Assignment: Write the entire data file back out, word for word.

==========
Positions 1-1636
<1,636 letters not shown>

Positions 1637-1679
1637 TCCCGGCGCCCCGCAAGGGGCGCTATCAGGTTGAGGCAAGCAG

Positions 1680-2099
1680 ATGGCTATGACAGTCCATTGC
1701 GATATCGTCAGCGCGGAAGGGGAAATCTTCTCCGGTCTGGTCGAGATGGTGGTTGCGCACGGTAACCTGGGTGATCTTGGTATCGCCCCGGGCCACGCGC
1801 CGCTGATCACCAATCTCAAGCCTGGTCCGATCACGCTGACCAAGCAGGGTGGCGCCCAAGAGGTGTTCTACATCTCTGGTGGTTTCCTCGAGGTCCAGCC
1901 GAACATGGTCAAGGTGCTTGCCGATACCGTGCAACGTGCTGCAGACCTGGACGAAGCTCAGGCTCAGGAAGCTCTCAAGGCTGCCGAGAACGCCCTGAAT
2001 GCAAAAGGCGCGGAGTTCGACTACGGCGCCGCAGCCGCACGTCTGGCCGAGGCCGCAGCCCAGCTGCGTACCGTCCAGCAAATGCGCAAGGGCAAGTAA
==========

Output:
Positions 1-1636
<1,636 letters not shown>

Positions 1637-1679
1637 TCCCGGCGCCCCGCAAGGGGCGCTATCAGGTTGAGGCAAGCAG

Positions 1680-2099
1680 ATGGCTATGACAGTCCATTGC
1701 GATATCGTCAGCGCGGAAGGGGAAATCTTCTCCGGTCTGGTCGAGATGGTGGTTGCGCACGGTAACCTGGGTGATCTTGGTATCGCCCCGGGCCACGCGC
1801 CGCTGATCACCAATCTCAAGCCTGGTCCGATCACGCTGACCAAGCAGGGTGGCGCCCAAGAGGTGTTCTACATCTCTGGTGGTTTCCTCGAGGTCCAGCC
1901 GAACATGGTCAAGGTGCTTGCCGATACCGTGCAACGTGCTGCAGACCTGGACGAAGCTCAGGCTCAGGAAGCTCTCAAGGCTGCCGAGAACGCCCTGAAT
2001 GCAAAAGGCGCGGAGTTCGACTACGGCGCCGCAGCCGCACGTCTGGCCGAGGCCGCAGCCCAGCTGCGTACCGTCCAGCAAATGCGCAAGGGCAAGTAA